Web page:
*Positive/Strong/Hard Atheism–”belief in no God”
*Weak Agnosticism–”knowledge of God does not exist”
*Strong Agnosticism–”knowledge of God is impossible.”

And another catch-all term can be added to these:

*Theological Skepticism–distrust, disbelief, or doubt regarding theological objects

These categories are used by Michael Martin, Antony Flew, and William Rowe. I use these categories myself and find them quite helpful in clarifying some of the subtleties that arise in these debates. However, these are not standardized, and do not necessarily reflect the long history or widescale contemporary usage of “agnostic” and “atheist.” I recommend these categories for clarity of usage, but we should be careful not to follow, thoughtlessly, the contemporary popular usage of “atheist” and “atheism” as being weak atheism or weak agnosticism. Etymology, history, and much contemporary standard sources defy that definition. Don’t believe me? Check some of the sources listed below.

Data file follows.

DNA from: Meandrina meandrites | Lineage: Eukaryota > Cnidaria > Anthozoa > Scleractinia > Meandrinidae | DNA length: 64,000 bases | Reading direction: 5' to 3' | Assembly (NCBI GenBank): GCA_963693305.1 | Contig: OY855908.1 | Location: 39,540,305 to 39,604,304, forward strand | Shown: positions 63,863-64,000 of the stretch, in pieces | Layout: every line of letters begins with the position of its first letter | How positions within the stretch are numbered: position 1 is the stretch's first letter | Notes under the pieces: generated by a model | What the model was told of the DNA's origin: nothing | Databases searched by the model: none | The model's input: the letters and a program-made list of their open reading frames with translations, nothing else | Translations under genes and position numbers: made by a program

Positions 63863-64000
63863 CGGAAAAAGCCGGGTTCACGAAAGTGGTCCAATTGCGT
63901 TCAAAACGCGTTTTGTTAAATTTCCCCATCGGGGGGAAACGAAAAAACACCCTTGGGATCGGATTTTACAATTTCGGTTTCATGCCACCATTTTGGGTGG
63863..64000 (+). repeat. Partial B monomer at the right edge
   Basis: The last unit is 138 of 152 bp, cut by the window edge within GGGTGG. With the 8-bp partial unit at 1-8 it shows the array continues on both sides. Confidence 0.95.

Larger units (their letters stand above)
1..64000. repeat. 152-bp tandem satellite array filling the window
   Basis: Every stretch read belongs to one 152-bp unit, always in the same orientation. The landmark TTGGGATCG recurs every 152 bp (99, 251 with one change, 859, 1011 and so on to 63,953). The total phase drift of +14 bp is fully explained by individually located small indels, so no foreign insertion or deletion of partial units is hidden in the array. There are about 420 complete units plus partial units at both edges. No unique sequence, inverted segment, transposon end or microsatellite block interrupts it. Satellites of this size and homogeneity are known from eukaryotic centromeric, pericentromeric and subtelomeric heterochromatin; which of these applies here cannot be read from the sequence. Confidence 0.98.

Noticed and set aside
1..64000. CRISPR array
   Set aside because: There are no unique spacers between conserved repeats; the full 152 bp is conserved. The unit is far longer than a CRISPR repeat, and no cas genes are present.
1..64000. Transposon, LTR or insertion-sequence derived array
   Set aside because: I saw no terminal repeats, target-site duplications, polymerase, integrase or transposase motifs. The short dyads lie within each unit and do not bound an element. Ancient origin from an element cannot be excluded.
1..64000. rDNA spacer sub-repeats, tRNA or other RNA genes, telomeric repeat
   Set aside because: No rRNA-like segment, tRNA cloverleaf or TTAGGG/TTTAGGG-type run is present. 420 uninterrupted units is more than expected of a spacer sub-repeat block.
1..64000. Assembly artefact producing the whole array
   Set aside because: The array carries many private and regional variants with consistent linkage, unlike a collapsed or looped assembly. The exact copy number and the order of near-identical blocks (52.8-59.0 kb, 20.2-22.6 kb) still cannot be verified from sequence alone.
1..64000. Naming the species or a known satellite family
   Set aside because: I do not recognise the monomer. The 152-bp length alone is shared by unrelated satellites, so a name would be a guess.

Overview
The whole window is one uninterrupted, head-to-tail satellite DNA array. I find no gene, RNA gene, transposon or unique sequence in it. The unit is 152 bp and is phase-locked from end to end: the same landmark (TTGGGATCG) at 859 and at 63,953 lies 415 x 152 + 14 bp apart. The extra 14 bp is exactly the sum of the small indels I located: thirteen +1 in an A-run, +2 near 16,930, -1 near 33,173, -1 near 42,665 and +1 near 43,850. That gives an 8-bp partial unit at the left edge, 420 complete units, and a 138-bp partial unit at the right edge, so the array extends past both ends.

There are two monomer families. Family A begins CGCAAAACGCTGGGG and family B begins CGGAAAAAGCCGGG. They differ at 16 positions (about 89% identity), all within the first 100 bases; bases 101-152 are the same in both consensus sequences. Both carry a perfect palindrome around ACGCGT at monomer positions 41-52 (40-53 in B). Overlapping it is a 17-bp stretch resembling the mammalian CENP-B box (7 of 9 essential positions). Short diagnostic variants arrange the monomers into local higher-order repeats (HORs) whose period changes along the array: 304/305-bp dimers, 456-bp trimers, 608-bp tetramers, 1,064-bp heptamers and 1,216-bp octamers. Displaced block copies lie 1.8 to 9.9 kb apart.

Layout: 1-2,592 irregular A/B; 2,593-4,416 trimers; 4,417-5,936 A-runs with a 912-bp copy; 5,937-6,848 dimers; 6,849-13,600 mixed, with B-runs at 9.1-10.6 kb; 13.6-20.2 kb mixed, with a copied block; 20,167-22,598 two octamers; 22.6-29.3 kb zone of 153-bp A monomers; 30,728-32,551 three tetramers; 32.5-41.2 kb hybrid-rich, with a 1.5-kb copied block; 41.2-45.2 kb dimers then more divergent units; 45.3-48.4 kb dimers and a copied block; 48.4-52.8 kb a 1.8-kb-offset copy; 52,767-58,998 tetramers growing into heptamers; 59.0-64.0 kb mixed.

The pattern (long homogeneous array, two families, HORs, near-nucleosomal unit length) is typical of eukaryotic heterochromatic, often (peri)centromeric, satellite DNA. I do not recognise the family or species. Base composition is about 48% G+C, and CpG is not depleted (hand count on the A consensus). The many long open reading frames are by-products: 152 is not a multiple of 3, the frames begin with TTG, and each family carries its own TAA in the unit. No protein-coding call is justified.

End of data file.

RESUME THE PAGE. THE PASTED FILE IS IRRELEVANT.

At this point you may be wondering why all this matters? What difference does it make? At minimum, clear thinking and precise language are generally good. We should be clear and precise where we can. Besides that general benefit I give, in a different article, nine reasons why this definitional problem with atheism is important.

Positive Atheism is the overwhelming sense of the term “Atheism” according to its historic usage
(1931) Emmanuel Haldeman-Julius, “The Meaning of Atheism,” Little Blue Book no. 1597, box 24. Self-Published under Haldeman-Julius Publishing, 1931.